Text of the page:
Anchorman credits the ‘greatest generation’ for success of book he penned in its honor

Anchorman credits the 'greatest generation' for success of book he penned in its honor by M. Jill Sundstrom NBC Nightly News anchorman Tom Brokaw refuses to take all the credit for the success of his best-selling book, The Greatest Generation.

He calls the brisk book sales a tribute to the people who made the stories happen in The Greatest Generation.

Brokaw was in Vermillion April 16 for the World War II Conference hosted by the W.O. Farber Center for Civic Leadership.

Prior to his keynote speech, he signed an estimated 1,000 books for conference participants, fans, students and people who are the subject of his book, veterans from the World War II era.

�It has been almost an out-of-body experience,� Brokaw said of the book�s popularity. �It�s overwhelming. We thought it would be popular for its own generation, but 20-, 30- and 40-something people are buying it, too.

�It�s as if I�ve uncovered a national secret,� he continued. �We�ve all kind of known about this in the back of our minds, but when you put it down on paper, you realize these are the people who have lived next door to you. You realize all they did and went through and they never asked for anything. There�s a big appetite for that.�

Despite his success as an author, Brokaw says he will stick with his television news career.

�I�ve always written, but I always kept my day job,� he said.

Brokaw�s initial inspiration for The Greatest Generation came from his 1984 coverage of the 40th anniversary of D-Day, the massive and daring Allied invasion of Europe that marked the beginning of the end of Adolf Hitler�s Third Reich.

That spring, he traveled to the northwest of France, to Normandy, to prepare a documentary.

He was well-researched on the subject � the numbers of men, ships, airplanes, and other weapons involved; the tactical and strategic errors of the Germans; and the names of the Normandy villages that in the midst of battle provided critical support to the invaders.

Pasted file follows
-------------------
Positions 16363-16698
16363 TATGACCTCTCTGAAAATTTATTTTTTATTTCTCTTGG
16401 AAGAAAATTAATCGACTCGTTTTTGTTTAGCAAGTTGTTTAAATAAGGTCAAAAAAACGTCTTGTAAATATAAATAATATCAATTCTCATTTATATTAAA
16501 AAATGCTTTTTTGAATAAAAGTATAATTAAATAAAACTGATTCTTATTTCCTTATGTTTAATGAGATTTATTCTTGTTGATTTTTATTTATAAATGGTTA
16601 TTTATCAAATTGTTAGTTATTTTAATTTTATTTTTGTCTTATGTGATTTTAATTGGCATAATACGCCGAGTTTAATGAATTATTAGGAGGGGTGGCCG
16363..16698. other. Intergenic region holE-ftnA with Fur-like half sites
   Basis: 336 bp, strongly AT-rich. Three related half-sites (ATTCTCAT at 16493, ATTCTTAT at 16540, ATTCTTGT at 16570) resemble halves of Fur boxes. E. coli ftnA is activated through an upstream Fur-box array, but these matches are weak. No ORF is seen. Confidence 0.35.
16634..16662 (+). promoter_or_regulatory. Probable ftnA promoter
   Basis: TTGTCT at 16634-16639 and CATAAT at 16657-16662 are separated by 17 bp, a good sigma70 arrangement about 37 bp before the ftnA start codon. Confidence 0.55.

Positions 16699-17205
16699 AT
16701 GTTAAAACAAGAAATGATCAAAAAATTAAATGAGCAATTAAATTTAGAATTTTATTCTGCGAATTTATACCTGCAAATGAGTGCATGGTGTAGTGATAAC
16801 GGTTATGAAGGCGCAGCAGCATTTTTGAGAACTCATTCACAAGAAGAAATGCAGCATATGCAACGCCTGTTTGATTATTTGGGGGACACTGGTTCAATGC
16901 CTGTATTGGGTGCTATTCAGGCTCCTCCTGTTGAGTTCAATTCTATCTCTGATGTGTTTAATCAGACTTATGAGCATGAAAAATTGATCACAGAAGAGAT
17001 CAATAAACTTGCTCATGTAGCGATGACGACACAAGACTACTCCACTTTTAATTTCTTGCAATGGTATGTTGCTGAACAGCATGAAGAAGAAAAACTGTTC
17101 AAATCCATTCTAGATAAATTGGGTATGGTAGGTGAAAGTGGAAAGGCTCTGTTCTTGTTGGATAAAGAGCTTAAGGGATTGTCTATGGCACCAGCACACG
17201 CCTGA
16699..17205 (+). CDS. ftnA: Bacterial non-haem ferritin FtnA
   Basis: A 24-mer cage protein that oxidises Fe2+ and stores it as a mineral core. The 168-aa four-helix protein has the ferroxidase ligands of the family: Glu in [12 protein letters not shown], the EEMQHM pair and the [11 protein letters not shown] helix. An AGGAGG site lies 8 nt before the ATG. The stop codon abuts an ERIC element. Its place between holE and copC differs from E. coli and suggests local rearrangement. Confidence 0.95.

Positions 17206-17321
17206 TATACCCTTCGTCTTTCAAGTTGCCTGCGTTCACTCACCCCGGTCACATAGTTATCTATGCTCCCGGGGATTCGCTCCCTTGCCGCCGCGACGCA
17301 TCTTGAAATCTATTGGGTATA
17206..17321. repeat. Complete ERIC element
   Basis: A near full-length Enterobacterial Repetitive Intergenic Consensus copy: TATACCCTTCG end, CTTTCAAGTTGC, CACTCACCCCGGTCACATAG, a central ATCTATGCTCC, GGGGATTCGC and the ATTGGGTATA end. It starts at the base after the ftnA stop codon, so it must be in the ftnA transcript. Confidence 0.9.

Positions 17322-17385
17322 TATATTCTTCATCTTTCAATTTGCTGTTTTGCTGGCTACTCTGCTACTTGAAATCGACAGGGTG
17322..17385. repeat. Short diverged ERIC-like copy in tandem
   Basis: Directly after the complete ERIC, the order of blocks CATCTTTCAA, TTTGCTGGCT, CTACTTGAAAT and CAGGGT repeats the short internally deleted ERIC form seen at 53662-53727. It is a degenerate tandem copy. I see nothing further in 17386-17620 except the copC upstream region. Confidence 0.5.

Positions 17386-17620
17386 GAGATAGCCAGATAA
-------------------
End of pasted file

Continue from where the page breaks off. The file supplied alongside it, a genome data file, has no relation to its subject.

What Brokaw was not prepared for was how this experience would affect him emotionally.

As he looked back on the trip to France to relive the battle scenes with veterans who survived the bloody landing day and the battles that followed, Brokaw remembered his traveling companions.

�There were two guys with me, one who had lost his legs, and I was helping him over the sand dunes on Omaha Beach,� Brokaw said. �I remember thinking, ?My God, can you imagine landing on this long, flat piece of beach with a clean line of fire from the Germans?��

As the veterans� memories continued, Brokaw discovered that both had been on the same landing craft.

�They had parallel memories,� he said. �When the gate dropped, their sergeant was shot through the head and their lieutenant was critically wounded. At that point, both of them knew what they were getting into.�

The men also shared their memories of a colonel called �The Old Man.�

�He was probably 34, 35 years old and in the middle of all this hell, he came down the beach, saying ?come on, boys. We�ll die if we stay here. We�ve got to keep moving.� He gave them the courage to get up and go on.

�I kept thinking ?what an experience.� Then you realize at the end of the day, if they survived, that they were going to fight not just one or two more days or a week or two more weeks, but for another year, every day, in weather much worse than this and hostile conditions. I couldn�t get it out of my mind,� Brokaw said.

As writing the book became more of a reality to Brokaw, he was also influenced by Joe Foss, one of the most prominent World War II heroes, and George McGovern, who had won the Distinguished Flying Cross.

�I was surrounded by those people as a young man,� Brokaw said. �But most of them you have to drag it out of them or learn by accident that they had been in the war and what they�d done, so that was one of the reasons I wanted to write a book about them.�

Brokaw, originally from Yankton, graduated from USD in 1964 with a bachelor of arts degree in political science. He later received an honorary doctorate from USD.

He began his journalism career in Omaha, NE, and Atlanta, GA, before joining NBC News in 1966.

Brokaw was the White House correspondent for NBC News during Watergate, and from 1976 to 1981 he anchored Today on NBC.

He�s been the sole anchor and managing editor of NBC Nightly News since 1983.

Still, the ties to South Dakota for Brokaw and his wife Meredith, also a Yankton native, remain strong.

�I think this is the life I was meant to have,� he said. �Meredith and I always say we feel like we�ve won the lottery. We have a great marriage, she�s successful in her business, we have great kids, we�ve seen the world. But we never forget where we came from.�

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